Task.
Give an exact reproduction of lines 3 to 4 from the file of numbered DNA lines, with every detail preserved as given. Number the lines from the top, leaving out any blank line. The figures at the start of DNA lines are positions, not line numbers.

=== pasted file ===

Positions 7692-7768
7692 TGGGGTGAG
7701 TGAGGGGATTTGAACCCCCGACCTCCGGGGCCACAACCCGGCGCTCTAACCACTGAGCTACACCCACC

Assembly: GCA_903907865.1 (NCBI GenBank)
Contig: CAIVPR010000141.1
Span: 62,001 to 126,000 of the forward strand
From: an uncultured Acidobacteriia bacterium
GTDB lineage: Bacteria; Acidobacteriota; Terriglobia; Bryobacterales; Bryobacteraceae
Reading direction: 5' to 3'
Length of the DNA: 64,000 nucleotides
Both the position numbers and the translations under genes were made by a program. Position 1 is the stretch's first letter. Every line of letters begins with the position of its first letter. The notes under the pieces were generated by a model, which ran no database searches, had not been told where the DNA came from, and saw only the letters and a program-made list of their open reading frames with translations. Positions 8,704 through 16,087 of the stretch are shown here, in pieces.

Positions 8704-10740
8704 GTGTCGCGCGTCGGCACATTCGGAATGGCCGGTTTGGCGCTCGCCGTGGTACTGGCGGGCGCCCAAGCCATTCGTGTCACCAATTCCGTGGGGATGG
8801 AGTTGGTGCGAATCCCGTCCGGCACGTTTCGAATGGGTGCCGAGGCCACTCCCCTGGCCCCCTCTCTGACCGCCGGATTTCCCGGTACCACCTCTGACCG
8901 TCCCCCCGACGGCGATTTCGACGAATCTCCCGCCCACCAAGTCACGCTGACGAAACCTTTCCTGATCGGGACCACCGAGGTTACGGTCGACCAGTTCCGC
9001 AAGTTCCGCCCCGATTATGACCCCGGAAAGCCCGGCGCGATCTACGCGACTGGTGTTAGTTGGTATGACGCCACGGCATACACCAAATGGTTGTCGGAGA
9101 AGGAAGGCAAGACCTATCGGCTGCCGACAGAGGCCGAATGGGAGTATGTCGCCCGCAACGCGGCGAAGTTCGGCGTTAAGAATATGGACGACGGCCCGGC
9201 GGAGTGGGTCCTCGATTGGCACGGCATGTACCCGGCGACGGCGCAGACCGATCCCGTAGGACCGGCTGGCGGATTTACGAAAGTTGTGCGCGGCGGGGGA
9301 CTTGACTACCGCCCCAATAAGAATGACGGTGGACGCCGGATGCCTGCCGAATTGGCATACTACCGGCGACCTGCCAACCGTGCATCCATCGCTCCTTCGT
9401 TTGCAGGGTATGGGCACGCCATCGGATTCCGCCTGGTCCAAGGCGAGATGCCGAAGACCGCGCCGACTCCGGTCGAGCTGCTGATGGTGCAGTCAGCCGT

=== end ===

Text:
7701 TGAGGGGATTTGAACCCCCGACCTCCGGGGCCACAACCCGGCGCTCTAACCACTGAGCTACACCCACC

Assembly: GCA_903907865.1 (NCBI GenBank)